How R&D Tax Credits are changing from April 2023 and April 2024

  • By Louis Power
    • Jan 31, 2024
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R&D Tax Credits

There have been a series of significant R&D Tax Relief changes that came into effect for accounting periods starting on or after 1st April 2023, with further changes coming in on  1st April 2024.

In brief, the 2023 rates were rebalanced so that businesses claiming under the R&D SME scheme now receive a lower rate of tax relief, while those claiming R&D Expenditure Credit (RDEC) secure more generous rates. The changes emphasise a strong drive from the government to tackle abuse and improve compliance.

A key driver behind the changes for 2024 was simplifying R&D relief in the UK. As well as this, the UK was considered to be “unusual” internationally for having two different R&D relief schemes so the changes have been designed to bring the UK closer in line with our countries’ systems. The result is a new single RDEC-like R&D Tax Relief scheme for all (including large organisations as well as SMEs), which comes into effect for accounting periods starting on or after 1 April 2024.

In this article, we explain how R&D Tax Credits are changing for the 2023 and 2024 accounting periods.

What are the rates of reliefs for the SME R&D scheme from April 2023?

For expenditure starting on or after 1 April 2023, the additional deduction for SMEs decreased from 130% to 86%, and the SME credit rate reduced from 14.5% to 10%.

This is regardless of when your accounting period began, so companies whose tax year extends beyond 1 April 2023 must apply the changes pro rata. For example, if your accounting period ended on 30 June 2023, your expenditure from 1 July 2022 to 31 March 2023 would receive the old rates and your expenditure from 1 April 2023 to 30 June 2023 would receive the new rates.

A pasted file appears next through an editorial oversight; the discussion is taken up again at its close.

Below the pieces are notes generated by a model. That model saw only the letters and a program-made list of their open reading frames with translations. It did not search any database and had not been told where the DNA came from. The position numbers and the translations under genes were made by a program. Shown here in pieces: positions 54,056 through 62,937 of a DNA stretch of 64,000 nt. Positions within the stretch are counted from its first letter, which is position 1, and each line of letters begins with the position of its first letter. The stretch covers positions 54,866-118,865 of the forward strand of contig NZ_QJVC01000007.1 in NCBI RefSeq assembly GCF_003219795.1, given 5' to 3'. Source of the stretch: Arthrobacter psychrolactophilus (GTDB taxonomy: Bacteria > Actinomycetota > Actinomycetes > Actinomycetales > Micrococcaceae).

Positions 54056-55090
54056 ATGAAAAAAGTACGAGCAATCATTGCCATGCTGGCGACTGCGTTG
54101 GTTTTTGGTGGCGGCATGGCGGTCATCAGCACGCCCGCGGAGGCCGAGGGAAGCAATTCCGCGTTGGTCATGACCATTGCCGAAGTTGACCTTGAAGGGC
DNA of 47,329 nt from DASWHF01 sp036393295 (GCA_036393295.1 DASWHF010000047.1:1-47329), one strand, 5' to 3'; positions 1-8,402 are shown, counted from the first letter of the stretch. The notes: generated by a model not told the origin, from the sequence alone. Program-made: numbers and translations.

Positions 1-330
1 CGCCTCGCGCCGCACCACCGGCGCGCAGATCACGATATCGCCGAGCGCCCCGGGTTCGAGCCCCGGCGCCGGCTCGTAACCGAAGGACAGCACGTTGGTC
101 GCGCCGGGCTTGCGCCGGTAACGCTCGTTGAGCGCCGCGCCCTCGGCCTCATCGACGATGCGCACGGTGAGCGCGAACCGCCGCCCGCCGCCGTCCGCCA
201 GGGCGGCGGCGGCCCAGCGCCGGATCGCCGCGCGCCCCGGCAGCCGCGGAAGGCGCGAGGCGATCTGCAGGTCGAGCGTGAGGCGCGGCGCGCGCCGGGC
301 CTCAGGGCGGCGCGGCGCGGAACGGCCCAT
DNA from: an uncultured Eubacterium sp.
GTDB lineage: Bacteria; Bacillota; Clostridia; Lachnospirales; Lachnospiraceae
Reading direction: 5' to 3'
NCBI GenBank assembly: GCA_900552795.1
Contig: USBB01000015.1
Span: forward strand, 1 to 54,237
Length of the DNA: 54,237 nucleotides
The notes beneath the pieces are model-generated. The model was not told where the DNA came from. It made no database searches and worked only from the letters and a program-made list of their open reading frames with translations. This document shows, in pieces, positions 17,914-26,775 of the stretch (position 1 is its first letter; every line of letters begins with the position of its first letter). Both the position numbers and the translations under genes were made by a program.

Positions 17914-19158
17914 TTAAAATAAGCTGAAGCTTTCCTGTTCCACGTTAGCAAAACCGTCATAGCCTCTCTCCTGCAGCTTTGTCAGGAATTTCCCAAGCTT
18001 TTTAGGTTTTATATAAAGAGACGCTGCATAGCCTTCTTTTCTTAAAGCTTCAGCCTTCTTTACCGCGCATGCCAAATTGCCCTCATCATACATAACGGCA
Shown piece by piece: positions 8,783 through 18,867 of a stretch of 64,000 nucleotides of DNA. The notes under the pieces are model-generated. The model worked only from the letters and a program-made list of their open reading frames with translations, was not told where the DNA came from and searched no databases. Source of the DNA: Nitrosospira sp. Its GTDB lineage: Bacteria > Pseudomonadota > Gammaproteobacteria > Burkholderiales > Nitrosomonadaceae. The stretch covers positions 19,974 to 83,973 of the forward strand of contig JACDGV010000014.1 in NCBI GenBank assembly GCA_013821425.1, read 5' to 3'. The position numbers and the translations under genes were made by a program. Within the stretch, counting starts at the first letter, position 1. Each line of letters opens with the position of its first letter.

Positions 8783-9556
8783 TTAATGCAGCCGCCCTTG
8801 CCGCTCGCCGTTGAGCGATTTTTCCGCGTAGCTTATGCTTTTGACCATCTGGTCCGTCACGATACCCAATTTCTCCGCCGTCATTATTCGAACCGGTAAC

While the relief is less generous, it’s important to view the 2023 changes as a whole. For example, from April 2023, Corporation Tax increased to 25% for companies with over £250,000 in profits, which results in just a £3.20 difference in R&D Tax Credits for every £100 spent.

What are the rates of reliefs for RDEC from April 2023?

For expenditure starting on or after 1st April 2023, the Research and Development Expenditure Credit (RDEC) rate will increase from 13% to 20%. As with the SME R&D scheme, this must be applied pro rata if your accounting period crosses beyond 1 April 2023.

What are the rates of relief for the merged R&D scheme from April 2024?

For expenditure for accounting periods starting on or after 1st April 2024, the merged credit rate will be 20% on all qualifying expenditure. This will be for all qualifying businesses regardless of their size (except for loss-making ‘R&D intensive’ SMEs – see below).

Example changes to R&D Tax Credits

What are the relief rates for the R&D intensive scheme?

For accounting periods on or after 1st April 2023, SMEs are now considered to be ‘R&D intensive’ if their qualifying R&D spending makes up at least 40% of their total expenditure during their financial year. However, this will change from 1st April 2024 when the intensity threshold will be lowered from 40% to 30%.

Companies that fail to meet this R&D intensity threshold (due to unexpected circumstances) will be given a one-year grace period so that they don’t yo-yo back and forth between qualification. This means they can still claim the benefit, provided they met the intensity threshold and successfully claimed R&D intensive support in the previous year. SMEs that are not making a profit but meet the R&D intensity threshold can claim R&D Tax Credits at a rate of 14.5% for qualifying expenses incurred for accounting periods or after 1st April 2023. The 14.5% rate is expected to remain during 2024.

Why is R&D relief changing?